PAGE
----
Antarctic Heritage Trust worked with the smart team at Auckland University of Technology (AUT). With increasingly sophisticated VR technology, this VR takes you right inside Hillary’s Hut. The team has made 3D scans of some of the objects, bringing them to life and letting you interact with them. Imagine being able to ‘pick up’ the original anemometer used by explorer Sir Vivian Fuchs to measure wind speed! When you pick objects up virtually, key stories are triggered connected to exploration, scientific discovery, and the daily life of Hillary and his team.
Within the experience you will also see archival footage of the expedition, including the men using the hut, scientists in the field, the always-fascinating Adelie and Emperor penguins and Weddell seals, and the huskies who were key members of the team.
Why did AUT get involved?
Gregory Bennett (Head of Digital Design and Visual Arts at the School of Art & Design at AUT) says, “This was an exciting opportunity for AUT students and researchers to work on a real world project that is also at the cutting edge of how new technologies – such as VR – can bring important heritage sites and their stories alive for the public.
We were really well-placed to do this. New Zealand is a world leader in cutting edge technologies – and that innovation can be applied in many areas. VR calls on animation, game design, visual effects and motion capture, and not just for entertainment. It’s another level of experience to be able to be completely immersed in a heritage site that not many people are ever going to be able to visit.”
This was a cross-disciplinary project – digital designers working with scientists, but everyone speaking the same language technically dealing with 3D data, especially including the photographic element.
How did they do it?
To put it very simply, a laser scan was done of the exterior and inside the hut. The scanner essentially picks up thousands of points in space, creating a 3D snapshot. Thousands of still photographs were also taken.
Both sets of data were then fed into a photogrammetry programme called ‘reality capture’. These huge data sets then had to be crunched down into something manageable to use in VR. The digital designers ‘cleaned it all up’ to make it ready for a game engine to create the VR. The game engine could then be used to scale it all to a life-size model.
From there, two versions were created; one is a fully immersive and interactive experience available for free on gaming platform Steam and through public exhibitors using the HTC Vive headset.
The Trust also created another version that is designed to be viewed through cardboard headsets with your mobile device, accessed via the Antarctic Heritage Trust virtual reality app.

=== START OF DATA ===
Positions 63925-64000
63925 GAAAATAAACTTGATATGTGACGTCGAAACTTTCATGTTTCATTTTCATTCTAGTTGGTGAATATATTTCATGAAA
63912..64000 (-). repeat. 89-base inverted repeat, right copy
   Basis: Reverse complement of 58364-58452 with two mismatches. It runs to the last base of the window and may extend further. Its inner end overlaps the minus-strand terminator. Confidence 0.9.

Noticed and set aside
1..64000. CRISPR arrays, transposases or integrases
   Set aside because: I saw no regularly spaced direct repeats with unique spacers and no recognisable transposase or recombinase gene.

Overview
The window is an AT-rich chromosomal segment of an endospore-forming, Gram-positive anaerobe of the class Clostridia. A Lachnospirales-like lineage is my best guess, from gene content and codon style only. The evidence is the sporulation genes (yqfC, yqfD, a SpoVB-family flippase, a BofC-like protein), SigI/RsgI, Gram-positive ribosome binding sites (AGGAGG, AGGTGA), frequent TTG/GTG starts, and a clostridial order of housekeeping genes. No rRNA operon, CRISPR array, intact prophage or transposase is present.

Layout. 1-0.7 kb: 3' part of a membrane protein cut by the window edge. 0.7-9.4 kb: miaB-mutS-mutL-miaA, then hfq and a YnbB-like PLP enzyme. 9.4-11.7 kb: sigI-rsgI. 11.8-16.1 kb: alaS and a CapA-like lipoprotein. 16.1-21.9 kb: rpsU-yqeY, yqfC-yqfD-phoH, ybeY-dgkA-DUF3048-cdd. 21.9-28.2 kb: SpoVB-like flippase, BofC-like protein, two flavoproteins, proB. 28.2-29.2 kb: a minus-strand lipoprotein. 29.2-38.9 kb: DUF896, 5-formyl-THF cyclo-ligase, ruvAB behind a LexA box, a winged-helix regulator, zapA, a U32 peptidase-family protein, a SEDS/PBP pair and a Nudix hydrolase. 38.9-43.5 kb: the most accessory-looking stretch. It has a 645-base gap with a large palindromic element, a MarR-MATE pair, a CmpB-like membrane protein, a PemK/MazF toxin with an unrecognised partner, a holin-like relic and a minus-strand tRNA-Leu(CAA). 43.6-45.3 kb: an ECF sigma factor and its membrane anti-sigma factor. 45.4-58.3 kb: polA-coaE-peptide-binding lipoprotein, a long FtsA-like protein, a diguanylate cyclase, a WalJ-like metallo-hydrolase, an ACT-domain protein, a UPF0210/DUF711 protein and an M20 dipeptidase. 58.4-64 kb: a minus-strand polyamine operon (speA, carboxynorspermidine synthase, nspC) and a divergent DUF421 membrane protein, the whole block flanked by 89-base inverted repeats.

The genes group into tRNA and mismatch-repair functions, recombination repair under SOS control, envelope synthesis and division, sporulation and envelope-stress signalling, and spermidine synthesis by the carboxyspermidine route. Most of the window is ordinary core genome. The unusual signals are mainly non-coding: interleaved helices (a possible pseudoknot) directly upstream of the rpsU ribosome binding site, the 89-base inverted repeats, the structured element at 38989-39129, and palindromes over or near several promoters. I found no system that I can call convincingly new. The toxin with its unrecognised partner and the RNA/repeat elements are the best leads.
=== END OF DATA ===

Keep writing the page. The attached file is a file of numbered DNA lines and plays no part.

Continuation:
Technical voyage of discovery
In the same spirit of Antarctic exploration, creating the immersive VR was its own voyage of discovery. “There was no text book,” says Greg.
“This was a real R&D project. The students were troubleshooting and problem solving – it was tremendous for them to see how their own research can become valuable. A real highlight was seeing people’s reactions even to the earlier, raw version of the interior. We could say ‘this is working!’”
Using VR to Tell Stories
Ultimately, technology like virtual reality is there to tell the story in the best possible way. The Trans-Antarctic Expedition and the International Geophysical Year is a tremendous story.
Rose Nichol-Foster was the researcher of content for the project. With a degree in Marine Biology and Conservation, Rose has always been interested in Antarctica. Inspired by her involvement in the VR project, she has now completed a post-graduate certificate in Antarctic Studies, and has had the opportunity to go down to the Ice. “I feel very lucky to have been involved.”
As the researcher she did a lot of reading and watching videos. “The material in the New Zealand Film Archives is really cool.” When it came to writing the script for the VR, the challenge was to look at all the ideas the research had thrown up, “… and cut them back to what was possible. I tried to imagine what people would like to do. VR is a huge tool to create connection. We have to keep human presence in Antarctica in check but VR can help people have a stake in it. When people experience it, I really hope they come away feeling proud of the New Zealand connection to Antarctica.”
AUT Project Leads – VR Development and VR Capture Gregory Bennett – Head of Department, Digital Design and Visual Arts Associate
Professor Barbara Bollard – Conservation Ecology and Remote Sensing
VR Development/photogrammetry/3D modelling Jade Paynter: Master of Design student
Rebecca Hand: Master of Design student
VR optimisation/3D modelling and texturing
Katarina Markovic: PhD in Art & Design student
VR Interaction Design
Lee Jackson: AUT Motion Capture lab technician
Rose Nichol-Foster – Undergraduate student in Applied Conservation
Julia King – Master of GIS student
Ryan Smith – Master of GIS student
Stace Ellis – Master of GIS student
Ashray Doshi – UAV Systems Engineer and Remote Sensing Specialist
Professor Len Gillman – Conservation Ecology and Biogeography
Dr Melinda Waterman – University of Woolongong, Aus – Biotechnologist